Software Freedom Conservancy

Software Freedom Conservancy

Software Freedom Conservancy is a not-for-profit charity that helps promote, improve, develop, and defend Free, Libre, and Open Source Software (FLOSS) projects. Conservancy provides a non-profit home and infrastructure for FLOSS projects. This allows FLOSS developers to focus on what they do best — writing and improving FLOSS for the general public — while Conservancy takes care of the projects' needs that do not relate directly to software development and documentation.

[RSS] Recent News

Karen Sandler Delivered Keynote at Linux.conf.au

February 2, 2018

At Linux.conf.au (LCA) last week, Conservancy's Executive Director Karen Sandler delivered a keynote "Six Years Later, or Hey, did you ever get the source code to that thing in your heart?" In her first LCA keynote 6 years ago, Karen first told the people of LCA about her heart condition and the defibrillator that she needed to have implanted. This year she described her continued quest to receive the source code for the software running in her defibrillator, and how far she has been able to get in obtaining the source code that she's been requesting for over a decade now.

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Tony Sebro to Join Conservancy Board of Directors & Outreachy Leadership

January 12, 2018

Portrait of Tony Sebro

Tony Sebro, who was Conservancy’s second full-time employee, is moving on to become Deputy General Counsel at the Wikimedia Foundation, the home of Wikipedia. We say goodbye to Tony as a Conservancy employee today, but more importantly we welcome him to a number of new volunteer roles at our organization.

Specifically, Conservancy’s Board of Directors has invited Tony to serve as an at-large Director. Tony has also joined the Project Leadership committee of Conservancy’s Outreachy project (our internship program for free and open source software contribution for underrepresented groups). We are thrilled that Tony will continue to contribute his expertise to our organization, and to formalize his participation with our key internship program.

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Pineapple Fund Supports Conservancy

Invests in free software with Bitcoin donation

January 11, 2018

Software Freedom Conservancy thanks the Pineapple Fund and its anonymous backer for its recent donation of over 18 Bitcoin (approximately $250,000). The Pineapple Fund is run by an early Bitcoin adopter to give about $86 million worth of Bitcoin to various charities. Shortly after the fund’s announcement earlier this month, volunteers and Conservancy staff members applied for its support. That application was granted this week.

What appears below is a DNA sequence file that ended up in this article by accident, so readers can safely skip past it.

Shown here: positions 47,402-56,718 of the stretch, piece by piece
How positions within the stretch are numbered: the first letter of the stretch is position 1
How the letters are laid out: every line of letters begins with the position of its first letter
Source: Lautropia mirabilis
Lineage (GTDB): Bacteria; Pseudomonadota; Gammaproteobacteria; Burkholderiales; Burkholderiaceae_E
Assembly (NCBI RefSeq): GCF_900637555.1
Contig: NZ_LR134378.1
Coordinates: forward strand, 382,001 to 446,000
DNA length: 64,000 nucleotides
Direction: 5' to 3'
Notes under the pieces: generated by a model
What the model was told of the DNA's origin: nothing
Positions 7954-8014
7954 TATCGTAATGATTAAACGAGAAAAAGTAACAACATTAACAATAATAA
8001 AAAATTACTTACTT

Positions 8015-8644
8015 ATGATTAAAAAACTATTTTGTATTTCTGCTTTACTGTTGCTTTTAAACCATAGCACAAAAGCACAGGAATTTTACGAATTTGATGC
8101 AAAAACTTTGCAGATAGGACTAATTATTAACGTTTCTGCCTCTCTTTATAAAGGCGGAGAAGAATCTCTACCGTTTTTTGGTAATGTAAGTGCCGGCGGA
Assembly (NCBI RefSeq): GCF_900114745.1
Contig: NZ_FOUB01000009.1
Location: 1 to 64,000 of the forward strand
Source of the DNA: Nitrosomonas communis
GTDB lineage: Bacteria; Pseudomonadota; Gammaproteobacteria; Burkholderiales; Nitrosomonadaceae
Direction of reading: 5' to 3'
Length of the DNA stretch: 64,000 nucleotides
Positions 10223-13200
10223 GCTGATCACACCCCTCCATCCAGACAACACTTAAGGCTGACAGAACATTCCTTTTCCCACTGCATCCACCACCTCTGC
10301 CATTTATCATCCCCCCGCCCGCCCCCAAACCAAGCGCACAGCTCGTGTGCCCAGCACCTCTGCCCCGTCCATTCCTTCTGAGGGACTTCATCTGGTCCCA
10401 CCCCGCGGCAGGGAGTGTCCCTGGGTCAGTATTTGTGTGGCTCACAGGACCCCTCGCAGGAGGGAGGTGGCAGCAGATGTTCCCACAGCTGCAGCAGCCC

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Conservancy Joins in Cisco v. Arista Amicus Brief

January 3, 2018

Software Freedom Conservancy is pleased to announce that it has joined GitHub, Mozilla Corporation, and Engine Advocacy, in an amicus brief for the Cisco v. Arista case. In the brief, we argue against extending copyright law unduly to ideas and functionality embodied in software — namely, that imitating command-line interfaces should not alone constitute copyright infringement.

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Conservancy's Executive Director Delivers Keynote Address at Swatantra '17

Karen Sandler, Chief Guest of Swatantra Conference in India, Lauded in the Press

December 22, 2017

This week, Karen Sandler keynoted at Swatantra '17, a conference in Thiruvananthapuram, Kerala organized by the International Centre for Free and Open Source Software (ICFOSS), an autonomous organization set up by Kerala's government.

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[RSS] Conservancy Blog

Copyleft compliance misconception #1: Companies check their source builds before publishing

by Denver Gingerich on February 15, 2018

We often hear from people that are confused about why companies fail to meet their copyleft compliance obligations - it seems fairly straight-forward to do, so why don't they all do it? In its many years of experience attempting to help companies comply with the GPL and other copyleft licenses, Conservancy has seen first-hand how many of the expectations software users have about how a company would release source tend to not be met the majority of the time. This post is Conservancy's first in a series on these common misconceptions about copyleft compliance, which will hopefully provide some insight for people wondering why these expectations are seemingly seldom met.

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Remembering Shawn Pearce

by Jeff King on January 30, 2018

The Git project and Conservancy mourn the passing of Shawn Pearce, a long-time developer and member of the Git community.

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Thank you to all our donors and Supporters - we did it!

by Karen Sandler on January 17, 2018

On behalf of Conservancy's staff and all of our member projects, I am excited to thank all of the people who contributed to this year's match challenge. Thanks to your generosity, we exceeded the amounts offered by Private Internet Access and an anonymous donor set for this year's annual fundraising drive.

What inspires me the most about this success is that we could not have done it without a high level of engagement from our volunteers. You not only donated your money to help sustain Conservancy, but you also took time to become a promotion machine for us. You blogged about it, you tweeted and tooted about it, you wrote about it on chat forums and you put up banners on websites. One volunteer even forwent payment on a small consulting gig and asked instead that the amount be donated to us.

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